I love this kind of geeky stuff. It makes me smile & gives me some perspective, which I really need right now because the furnace is busted & the bathroom floor is rotting & I am just totally beset by homeowner woes. Of course, there are worse problems a person could have, way worse, but I can't help fretting anyway.

But enough about me. My pal Bari gets the prize for best song lyric diagram request this past Saturday at the Art Health Fair. She asked me (in my Dr. Diagram persona, of course) to diagram Hey Joe, for which I can forgive her forcing me to come up with the lyrics myself (because she claimed not to remember them, ha).

Dan came through town on his way home from Asia, & suggested that I might want to show my Chinese restaurant pictures in Hong Kong or Shanghai. Wouldn't that be interesting? I'll think about it after the furnace gets fixed. Right now the little part of my brain that isn't frozen is completely taken up with various heating configurations, PG&E rebates, that sort of thing.


Hmm... it's come to my attention that there are some Chinese food places, the really minimal take-out-only counters, that don't have menus. How to solve this problem of non-representation in the menu collection?? I think a business card should be a fair substitution... or a picture... or maybe I just have to keep a running list of these places. Well, if you menu collectors come across places with no menu, feel free to ad lib. Jot em down on a Post-it or whatever! Can't let em slip through the cracks! That would be terrible!

In other news, I'm working on a T-shirt design so I can join the world of online commerce. The T-shirt (& lunchboxes too, if I can swing it) will be a combination fundraiser & publicity item for the project. Oh, & a cool clothing item for you! That's the most important part!

I'm trying to get it done in the next few days, but you know how these things go... especially since I'm still sick (snif) & I'd Rather Be Knitting.


Snif. I have my first cold of the winter, despite which I cleaned the studio (achoo!), put on some lipstick for once in my life (well, it has happened before on very rare occasions), & loaded up my trusty Holga for a ride around town with Evening Magazine. This little excursion turned out to be quite a lot of fun, because it meant that I got to visit some Chinese restaurants I'd been meaning to get to for a while now, including Big Daddy's on Telegraph. I didn't actually go in (too busy shooting & being shot), but a man standing on the corner outside said he sometimes went there to get ribs for something like $1.29?? How is that even possible?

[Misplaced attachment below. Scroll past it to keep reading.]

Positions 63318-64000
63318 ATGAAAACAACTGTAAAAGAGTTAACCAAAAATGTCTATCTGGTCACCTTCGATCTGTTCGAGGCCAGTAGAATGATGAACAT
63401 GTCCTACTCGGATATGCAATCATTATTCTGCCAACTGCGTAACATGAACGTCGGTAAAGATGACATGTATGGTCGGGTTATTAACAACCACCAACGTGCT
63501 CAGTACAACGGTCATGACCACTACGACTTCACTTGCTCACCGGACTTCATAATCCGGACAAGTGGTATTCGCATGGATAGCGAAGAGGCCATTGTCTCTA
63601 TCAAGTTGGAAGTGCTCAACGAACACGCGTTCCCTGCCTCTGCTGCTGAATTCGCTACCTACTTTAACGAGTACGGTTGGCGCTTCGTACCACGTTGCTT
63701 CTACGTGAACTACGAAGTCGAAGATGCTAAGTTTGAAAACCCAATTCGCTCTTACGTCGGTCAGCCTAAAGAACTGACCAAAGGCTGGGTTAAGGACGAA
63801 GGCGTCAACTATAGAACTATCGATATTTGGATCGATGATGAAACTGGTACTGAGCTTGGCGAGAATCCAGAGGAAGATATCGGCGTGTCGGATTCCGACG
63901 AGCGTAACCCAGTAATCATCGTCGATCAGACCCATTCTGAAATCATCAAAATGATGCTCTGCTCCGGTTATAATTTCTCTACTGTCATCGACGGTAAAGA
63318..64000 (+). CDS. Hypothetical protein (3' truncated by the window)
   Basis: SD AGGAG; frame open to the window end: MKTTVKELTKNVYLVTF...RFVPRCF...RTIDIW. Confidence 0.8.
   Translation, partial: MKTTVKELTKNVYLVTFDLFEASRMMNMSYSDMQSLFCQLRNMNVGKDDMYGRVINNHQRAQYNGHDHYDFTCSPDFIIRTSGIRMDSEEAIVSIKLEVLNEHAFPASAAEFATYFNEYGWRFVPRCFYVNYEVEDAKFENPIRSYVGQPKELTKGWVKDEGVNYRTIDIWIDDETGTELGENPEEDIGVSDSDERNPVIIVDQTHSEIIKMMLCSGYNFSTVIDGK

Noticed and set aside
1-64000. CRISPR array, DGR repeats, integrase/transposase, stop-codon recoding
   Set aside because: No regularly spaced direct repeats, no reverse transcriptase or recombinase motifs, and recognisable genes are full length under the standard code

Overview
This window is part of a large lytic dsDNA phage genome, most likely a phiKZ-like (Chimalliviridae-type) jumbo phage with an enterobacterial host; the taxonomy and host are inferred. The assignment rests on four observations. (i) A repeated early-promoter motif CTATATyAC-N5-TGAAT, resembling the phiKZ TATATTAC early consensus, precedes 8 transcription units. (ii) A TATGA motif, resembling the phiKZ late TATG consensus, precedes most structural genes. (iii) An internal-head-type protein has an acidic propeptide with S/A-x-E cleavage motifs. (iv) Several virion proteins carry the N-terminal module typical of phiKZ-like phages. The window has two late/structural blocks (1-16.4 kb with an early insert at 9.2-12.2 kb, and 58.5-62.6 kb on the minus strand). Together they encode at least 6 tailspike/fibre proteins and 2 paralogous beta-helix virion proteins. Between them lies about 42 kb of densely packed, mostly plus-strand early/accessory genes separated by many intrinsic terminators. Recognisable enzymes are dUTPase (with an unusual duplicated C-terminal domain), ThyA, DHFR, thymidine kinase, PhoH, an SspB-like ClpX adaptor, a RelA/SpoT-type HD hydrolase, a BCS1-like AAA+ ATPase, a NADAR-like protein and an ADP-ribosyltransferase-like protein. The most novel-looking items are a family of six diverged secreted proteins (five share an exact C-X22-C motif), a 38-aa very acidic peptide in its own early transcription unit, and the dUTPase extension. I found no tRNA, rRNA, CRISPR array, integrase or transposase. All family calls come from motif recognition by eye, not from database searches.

At Ming's on Alcatraz they turned out to have a night-blooming cereus in the front window (hidden behind lace curtains), so I bonded with the counterman about that. Theirs is much younger (or smaller, anyway) than mine, & he said that the blooms fade by around 11 pm, which is much earlier than mine do. I wonder if it has to do with age & the size of the plant, or temperature, or what. I'm trying to remember how my flowers behaved when the plant was new. That was a long time ago! I can't believe this plant is 13 years old. It has 2 buds on it right now, which is very, very strange for December.

But I digress. Another result of today's shoot was that my menus got spread out all over the studio floor & then I was motivated to go through & organize & file them all. No, I still do not know how many I have. But I can tell you this: I have representatives from 30 states now, with the biggest stack from New York. Just today a whole tube of menus arrived from New York, which is just so fabulous. Thank you, menu senders! Keep em coming!

I don't know when the Evening Magazine thing will air. If I find out, I'll be sure to say. Same with the KQED radio thing. I don't pretend to understand how stuff gets scheduled in the broadcast world. Right now I'm mostly about trying to understand how to get well. I think it has something to do with sleep, & lots of hot drinks & soup. Renting movies is pretty good too, especially if what you're watching is Charlotte Sometimes.